Flexibility Unlike traditional employee relationships, off shoring eliminates hiring and termination costs, allowing companies to quickly expand and contract their overseas staff in accordance with business needs.
Challenges and considerations
Before deciding the relocation plant, the firm has to address the key challenges with respect to cultural, Tax policy, cost savings. Different cultures have different life styles, different attitudes toward conflict resolution and simply different ways of getting work done. Offshore outsourcing is a politically charged issue nowadays, for example the current US government has passed the bill against outsourcing. Expected cost savings might not result from offshore outsourcing. The offshore staff might not turn out to be as productive as expected. Quality of the product also matters for the firm Brand equity.
Off shoring can lead to low production cost, if the firm can address all the above mentioned challenges. But, selling the large quantities of the new goods immediately in the poor and low wages countries are always uncertain and it is a risky process also. Every firm has their unique marketing plan and strategy of their products. But, in general poor countries Gross Domestic Product(GDP), Income per captia, and purchasing power of the consumers very less when compare with advanced countries like UK,USA,Germany,France.Canada.
Selling a new product in the market requires lot of marketing research and sampling. Due to the uncertain market environment, political disability and consumer behaviour firms are finding difficulties in implementing marketing plan and strategies for the poor countries. In my opinion selling the new goods in the poor countries requires deep understanding of local market and consumer tastes. As per the WTO and ILO reports, more than 3.5 billion people are living in the poor countries. So, firms should understand the culture, life style, of the people to market and sell their products. The plant location and country alone can’t decide the success of their products.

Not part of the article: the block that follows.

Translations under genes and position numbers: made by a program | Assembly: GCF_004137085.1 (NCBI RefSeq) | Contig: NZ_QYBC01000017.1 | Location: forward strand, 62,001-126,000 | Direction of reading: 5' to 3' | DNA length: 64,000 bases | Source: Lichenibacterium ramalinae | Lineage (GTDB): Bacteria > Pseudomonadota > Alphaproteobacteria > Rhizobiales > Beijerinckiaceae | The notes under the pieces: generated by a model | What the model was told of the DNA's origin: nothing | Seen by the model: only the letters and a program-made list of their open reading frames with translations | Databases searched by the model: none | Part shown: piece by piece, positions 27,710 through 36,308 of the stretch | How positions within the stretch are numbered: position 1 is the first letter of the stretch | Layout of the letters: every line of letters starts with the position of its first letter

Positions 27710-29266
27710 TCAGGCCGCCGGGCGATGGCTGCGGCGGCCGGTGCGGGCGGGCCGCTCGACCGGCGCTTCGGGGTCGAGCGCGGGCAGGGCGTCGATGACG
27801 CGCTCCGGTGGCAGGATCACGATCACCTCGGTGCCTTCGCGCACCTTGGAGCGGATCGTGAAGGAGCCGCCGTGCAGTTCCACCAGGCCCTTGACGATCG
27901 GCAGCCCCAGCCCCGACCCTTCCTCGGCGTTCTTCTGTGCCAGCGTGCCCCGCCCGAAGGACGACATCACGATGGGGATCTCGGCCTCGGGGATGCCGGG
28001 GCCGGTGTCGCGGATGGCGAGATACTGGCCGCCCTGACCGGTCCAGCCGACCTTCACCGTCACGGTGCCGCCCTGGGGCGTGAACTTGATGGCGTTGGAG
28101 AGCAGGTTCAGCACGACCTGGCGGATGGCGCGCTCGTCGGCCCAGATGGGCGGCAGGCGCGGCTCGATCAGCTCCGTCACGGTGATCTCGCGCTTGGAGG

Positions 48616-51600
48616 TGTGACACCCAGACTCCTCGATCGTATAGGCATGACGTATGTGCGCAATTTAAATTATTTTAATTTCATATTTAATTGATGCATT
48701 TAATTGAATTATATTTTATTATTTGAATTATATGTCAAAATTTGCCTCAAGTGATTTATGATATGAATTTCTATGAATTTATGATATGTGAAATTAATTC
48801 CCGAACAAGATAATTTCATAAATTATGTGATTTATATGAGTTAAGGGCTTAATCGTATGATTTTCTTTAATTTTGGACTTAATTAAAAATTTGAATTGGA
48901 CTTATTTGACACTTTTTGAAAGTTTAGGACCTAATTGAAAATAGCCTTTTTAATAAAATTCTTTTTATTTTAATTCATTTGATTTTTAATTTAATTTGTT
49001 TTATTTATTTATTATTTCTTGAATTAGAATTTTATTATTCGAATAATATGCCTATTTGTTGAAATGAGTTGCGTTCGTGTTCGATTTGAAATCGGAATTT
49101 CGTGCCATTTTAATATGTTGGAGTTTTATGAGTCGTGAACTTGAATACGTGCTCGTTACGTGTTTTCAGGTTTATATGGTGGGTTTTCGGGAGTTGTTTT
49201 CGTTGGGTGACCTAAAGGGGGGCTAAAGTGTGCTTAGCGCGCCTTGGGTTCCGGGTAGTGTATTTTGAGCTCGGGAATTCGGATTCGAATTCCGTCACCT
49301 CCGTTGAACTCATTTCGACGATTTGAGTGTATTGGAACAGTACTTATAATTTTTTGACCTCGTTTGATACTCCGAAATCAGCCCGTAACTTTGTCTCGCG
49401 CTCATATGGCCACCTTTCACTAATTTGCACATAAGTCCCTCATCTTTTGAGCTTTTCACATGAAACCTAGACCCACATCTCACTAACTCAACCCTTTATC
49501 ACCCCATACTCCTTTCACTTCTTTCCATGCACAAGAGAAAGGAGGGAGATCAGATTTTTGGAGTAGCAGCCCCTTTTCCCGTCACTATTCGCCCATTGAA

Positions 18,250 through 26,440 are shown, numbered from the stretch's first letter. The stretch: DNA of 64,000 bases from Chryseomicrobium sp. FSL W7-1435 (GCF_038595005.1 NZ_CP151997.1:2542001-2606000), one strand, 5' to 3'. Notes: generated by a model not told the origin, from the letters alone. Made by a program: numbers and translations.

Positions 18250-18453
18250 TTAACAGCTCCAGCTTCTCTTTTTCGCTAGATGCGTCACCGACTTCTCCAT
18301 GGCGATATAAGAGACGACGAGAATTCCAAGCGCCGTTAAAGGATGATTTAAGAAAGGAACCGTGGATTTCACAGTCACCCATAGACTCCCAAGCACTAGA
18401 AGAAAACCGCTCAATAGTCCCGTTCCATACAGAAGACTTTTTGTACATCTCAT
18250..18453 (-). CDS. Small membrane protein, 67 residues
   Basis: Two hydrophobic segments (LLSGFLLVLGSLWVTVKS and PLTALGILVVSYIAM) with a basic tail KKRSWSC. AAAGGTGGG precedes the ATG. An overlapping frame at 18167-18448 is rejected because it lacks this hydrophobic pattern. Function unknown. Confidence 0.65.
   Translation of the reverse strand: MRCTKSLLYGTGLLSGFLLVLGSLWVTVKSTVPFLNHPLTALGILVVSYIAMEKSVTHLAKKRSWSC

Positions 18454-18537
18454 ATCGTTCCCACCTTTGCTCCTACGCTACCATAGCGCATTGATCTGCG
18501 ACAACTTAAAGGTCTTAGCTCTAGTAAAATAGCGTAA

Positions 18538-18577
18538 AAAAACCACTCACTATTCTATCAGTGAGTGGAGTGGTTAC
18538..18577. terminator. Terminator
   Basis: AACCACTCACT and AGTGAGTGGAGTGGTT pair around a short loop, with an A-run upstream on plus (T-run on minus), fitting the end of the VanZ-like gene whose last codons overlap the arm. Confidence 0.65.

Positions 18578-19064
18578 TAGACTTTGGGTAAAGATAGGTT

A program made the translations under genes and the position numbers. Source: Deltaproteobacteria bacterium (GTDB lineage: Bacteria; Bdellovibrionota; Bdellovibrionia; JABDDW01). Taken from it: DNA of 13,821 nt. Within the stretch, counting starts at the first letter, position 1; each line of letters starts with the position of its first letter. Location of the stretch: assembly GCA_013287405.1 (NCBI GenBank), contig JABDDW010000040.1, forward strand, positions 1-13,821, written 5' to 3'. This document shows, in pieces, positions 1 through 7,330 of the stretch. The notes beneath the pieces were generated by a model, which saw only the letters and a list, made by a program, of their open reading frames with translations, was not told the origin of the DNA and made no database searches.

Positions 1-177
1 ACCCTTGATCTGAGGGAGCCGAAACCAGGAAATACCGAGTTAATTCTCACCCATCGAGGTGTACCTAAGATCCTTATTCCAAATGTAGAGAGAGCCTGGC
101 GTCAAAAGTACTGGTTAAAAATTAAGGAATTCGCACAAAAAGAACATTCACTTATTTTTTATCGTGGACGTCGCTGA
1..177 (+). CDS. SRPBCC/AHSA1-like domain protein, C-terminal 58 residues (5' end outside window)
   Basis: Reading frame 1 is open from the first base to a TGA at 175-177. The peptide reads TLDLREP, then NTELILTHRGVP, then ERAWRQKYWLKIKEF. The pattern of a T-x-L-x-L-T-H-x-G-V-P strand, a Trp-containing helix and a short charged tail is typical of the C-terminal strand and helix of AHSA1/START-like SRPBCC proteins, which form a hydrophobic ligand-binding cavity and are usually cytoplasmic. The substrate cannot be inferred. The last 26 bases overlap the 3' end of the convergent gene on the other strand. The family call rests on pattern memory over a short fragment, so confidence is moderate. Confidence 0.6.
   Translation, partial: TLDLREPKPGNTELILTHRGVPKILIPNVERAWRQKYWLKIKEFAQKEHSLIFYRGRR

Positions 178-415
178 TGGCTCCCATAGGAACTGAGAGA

Findings and recommendations
Today’s globalization and dynamic business environment has made Production life cycle Theory out of date. Global trade has increased significantly in the last 10- 15 years, thanks to the globalisation world but in the same time inequalities are also increasing. Shifting the production facility or off shoring the manufacturing jobs can increase the profit of the firm due to talent pool, low wages in the poor countries but to achieve this, it has to addresses the challenges of off shoring and draft the business strategies and plans effectively. But quality of the product /service and productivity are the major concern to be addresses by the off shore industry. GDP, income per captia, purchasing power, consumer behaviours are the major deciding factors for buying a new product in any part of the world. All poor countries above mentioned ratios are very less when compare to advanced countries .So launching a new product in poor countries is risky and uncertain even though the product is manufactured in the same country. Firms should analyze the marketing plans & strategy for the poor countries and apply in the poor counties with respect to the market and other demographic factors.
Globalisation phenomenon gaining across the globe. Trade and culture are exchanging rapidly, thaks, to the advance technology. Shifting the production jobs or off shoring the manufactured jobs has their own advantage and disadvantages. Off shoring has lot of benefits to their own or home country (capital abundant) and new host country (labour abundant) as well. in the same time it has to address the lot of issue in both host and home country with respect to culture, tax policy , environment and other factors. In the open market world firms have the rights to maximize the profits doing offshoreing if obey the terms and condition of the both own and host countries and it should be follow the framework of WTO and ILO